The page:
We started at the Rose Bay end, alighting at the ferry wharf and trudging along the footpath until we reached Tivoli Avenue. Here you should turn left and head down to the waters edge which is where the track actually starts.
En route you will get some spectacular views of Sydney Harbour, see some lovely little beaches, brush against native plants and meet other walkers on the way. It's 1.8kms to Nielsen Park which is where we terminated our walk and caught the bus (available at the rear of Nielsen Park) back to the city.
Fondest memory: Even though it was a wind blown day, it was still special, and the lunch we had at the kiosk was a bit special as well. You should allow a couple of hours for the walk and then add time getting to Rose Bay or wherever you start the walk.
I enjoyed many facets of the walk, particularly some of the architecture en route which varies from historical to abstract modern.
The first time I did the walk I missed Bradley's Head. I was in a bit of a hurry and, in order to save time, tried to take the short cut but got lost and eventually found my way back on the trail. This time I deliberately aimed for the hisotric headland.
Fondest memory: There are some lovely vistas to be had, opening up between gaps in the eucalypts that are present all through the walk.
After that there's the history. In 1895 there were huts put here because a mine was going to happen but, fortunately, a meeting in Mosman led to the mine lease being rescinded due to a unanimous vote being cast by the citizens.
The headland gets its name from a Lt. William Bradley who was assisting Captain Hunter in early boat surveys of Sydney Harbour though the aborigines originally called it "Dalyungay" which roughly means "place of surveillance".
As I have mentioned on a transportation tip earlier, I love to walk, and why not? I've learned that some of the best places I have discovered have been while strolling along at a leisurely pace.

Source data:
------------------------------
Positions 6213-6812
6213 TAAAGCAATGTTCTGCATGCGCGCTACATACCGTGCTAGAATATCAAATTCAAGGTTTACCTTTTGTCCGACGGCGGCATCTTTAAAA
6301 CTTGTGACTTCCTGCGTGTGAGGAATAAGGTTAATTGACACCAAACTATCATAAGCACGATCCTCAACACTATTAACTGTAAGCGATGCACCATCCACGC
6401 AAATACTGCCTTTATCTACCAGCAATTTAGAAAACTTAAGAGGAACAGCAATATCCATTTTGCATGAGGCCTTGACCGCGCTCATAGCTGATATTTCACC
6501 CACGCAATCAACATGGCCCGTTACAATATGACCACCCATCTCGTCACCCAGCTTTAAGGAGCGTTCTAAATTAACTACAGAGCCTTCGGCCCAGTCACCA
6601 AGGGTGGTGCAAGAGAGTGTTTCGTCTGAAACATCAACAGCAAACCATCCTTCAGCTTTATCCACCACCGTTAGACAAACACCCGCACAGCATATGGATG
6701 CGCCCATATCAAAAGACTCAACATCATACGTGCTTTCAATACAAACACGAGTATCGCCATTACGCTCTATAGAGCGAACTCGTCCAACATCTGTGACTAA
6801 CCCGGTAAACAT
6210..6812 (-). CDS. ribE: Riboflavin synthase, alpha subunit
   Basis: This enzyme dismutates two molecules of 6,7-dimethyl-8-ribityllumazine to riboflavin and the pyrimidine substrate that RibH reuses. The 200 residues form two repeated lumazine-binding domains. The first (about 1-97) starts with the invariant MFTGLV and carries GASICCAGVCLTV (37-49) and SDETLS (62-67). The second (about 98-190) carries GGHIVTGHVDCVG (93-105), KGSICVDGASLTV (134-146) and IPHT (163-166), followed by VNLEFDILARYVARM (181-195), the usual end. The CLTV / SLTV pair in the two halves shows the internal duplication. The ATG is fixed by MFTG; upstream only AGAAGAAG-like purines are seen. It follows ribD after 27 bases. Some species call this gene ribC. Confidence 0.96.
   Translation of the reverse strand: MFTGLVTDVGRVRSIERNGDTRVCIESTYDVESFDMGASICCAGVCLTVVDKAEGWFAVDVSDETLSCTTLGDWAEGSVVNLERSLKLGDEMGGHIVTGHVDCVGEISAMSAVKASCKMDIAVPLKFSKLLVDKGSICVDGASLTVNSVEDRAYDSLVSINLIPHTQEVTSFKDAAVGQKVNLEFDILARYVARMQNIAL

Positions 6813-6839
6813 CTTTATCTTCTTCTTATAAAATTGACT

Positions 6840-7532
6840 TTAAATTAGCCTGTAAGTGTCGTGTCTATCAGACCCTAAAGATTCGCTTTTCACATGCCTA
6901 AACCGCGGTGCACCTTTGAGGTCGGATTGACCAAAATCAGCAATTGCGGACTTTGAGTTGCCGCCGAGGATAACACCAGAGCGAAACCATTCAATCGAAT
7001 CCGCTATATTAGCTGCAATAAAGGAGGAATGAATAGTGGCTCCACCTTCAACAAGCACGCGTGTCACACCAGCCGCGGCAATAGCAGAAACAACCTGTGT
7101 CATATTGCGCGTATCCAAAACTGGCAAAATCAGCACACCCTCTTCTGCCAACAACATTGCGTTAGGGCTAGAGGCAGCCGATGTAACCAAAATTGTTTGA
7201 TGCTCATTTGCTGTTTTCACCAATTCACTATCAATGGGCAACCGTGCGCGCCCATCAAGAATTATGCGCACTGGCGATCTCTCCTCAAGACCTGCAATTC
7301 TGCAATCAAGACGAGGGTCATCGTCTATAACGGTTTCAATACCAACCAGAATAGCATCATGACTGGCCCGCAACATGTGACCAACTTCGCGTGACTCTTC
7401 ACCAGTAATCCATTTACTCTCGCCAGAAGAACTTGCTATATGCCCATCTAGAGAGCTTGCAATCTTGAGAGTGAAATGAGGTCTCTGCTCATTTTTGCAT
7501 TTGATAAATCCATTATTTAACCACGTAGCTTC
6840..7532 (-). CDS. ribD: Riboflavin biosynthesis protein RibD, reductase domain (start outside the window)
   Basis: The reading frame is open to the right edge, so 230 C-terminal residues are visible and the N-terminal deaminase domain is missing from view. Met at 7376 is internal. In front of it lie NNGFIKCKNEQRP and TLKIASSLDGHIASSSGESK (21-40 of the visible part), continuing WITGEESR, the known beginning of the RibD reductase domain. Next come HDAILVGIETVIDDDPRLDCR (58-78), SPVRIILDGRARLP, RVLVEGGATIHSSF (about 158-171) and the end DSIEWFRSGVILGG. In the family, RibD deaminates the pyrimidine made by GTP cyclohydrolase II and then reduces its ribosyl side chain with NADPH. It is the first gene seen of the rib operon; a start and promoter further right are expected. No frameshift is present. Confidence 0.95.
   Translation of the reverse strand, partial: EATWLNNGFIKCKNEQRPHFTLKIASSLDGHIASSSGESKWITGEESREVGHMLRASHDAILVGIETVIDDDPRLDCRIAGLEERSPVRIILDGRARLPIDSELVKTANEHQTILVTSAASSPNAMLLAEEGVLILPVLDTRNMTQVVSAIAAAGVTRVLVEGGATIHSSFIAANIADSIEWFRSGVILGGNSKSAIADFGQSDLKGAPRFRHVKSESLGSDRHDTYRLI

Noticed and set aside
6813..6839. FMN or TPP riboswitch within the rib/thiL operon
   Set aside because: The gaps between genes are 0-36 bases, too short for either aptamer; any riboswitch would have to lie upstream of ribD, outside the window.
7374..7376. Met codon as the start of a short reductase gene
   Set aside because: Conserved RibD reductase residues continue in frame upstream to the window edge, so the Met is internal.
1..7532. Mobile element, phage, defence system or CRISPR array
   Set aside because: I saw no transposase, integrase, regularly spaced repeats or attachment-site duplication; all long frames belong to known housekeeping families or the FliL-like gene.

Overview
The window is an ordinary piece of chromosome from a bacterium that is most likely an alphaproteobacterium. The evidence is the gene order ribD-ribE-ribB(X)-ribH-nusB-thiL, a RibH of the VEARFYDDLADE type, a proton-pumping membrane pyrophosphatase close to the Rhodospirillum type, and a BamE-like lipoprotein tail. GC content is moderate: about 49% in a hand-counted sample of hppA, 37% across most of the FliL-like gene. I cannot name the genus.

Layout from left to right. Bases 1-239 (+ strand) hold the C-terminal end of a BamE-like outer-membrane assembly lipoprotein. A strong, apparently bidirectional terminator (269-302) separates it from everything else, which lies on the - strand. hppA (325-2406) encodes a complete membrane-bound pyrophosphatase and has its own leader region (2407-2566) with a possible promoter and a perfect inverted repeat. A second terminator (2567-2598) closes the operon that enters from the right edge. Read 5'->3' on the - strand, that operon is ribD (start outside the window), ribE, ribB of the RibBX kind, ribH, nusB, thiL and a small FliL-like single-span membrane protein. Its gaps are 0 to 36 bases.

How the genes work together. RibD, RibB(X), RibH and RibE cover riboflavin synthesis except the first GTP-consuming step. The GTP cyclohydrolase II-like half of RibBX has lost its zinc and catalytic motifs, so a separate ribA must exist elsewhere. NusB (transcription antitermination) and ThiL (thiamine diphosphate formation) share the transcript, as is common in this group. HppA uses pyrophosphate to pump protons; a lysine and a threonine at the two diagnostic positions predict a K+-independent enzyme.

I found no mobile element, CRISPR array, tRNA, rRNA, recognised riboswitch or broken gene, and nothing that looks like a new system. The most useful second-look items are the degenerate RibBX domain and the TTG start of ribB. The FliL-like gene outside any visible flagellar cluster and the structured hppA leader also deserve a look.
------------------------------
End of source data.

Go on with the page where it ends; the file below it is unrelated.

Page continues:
While you're exploring Sydney on foot stop and enjoy the many beautiful sights. You can also find some great little known spots to stop and watch the world go by, so why not just kick up your feet and take in this beautiful harbour city at your own pace?
Fondest memory: Just stopping at the harbour after a long walk and enjoying the beautiful city.
This tip may sound ridiculous, but as you are walking and crossing the streets here in Sydney, be mindful that Australia follows the driving rules of England.
Please look to the right and be careful as you walk across the streets. As a reminder, on the streets are painted directions to look to the right!!
When we first began thinking of visiting "Mrs. MacQuarie's Chair" and the Royal Botanic Gardens, I was perplexed to see that going to the end of Victoria Street, which seemed the logical direction, might not work. You see, Victoria kind of dead-ends up above the Wooloomooloo Bay area.
No worries, said Chris Bahr, owner of the Victoria Court Hotel. "Just take the stairs". Well.... I didn't see anything on my map about any stairs, but we took Chris at his word and headed down Victoria Street.
Voila! At the end of the street over on the left are "The McElhone Stairs", a long series of cement stairs leading down from Victoria Street to Cowper Wharf Road, which runs along Wooloomooloo Bay/Harbour.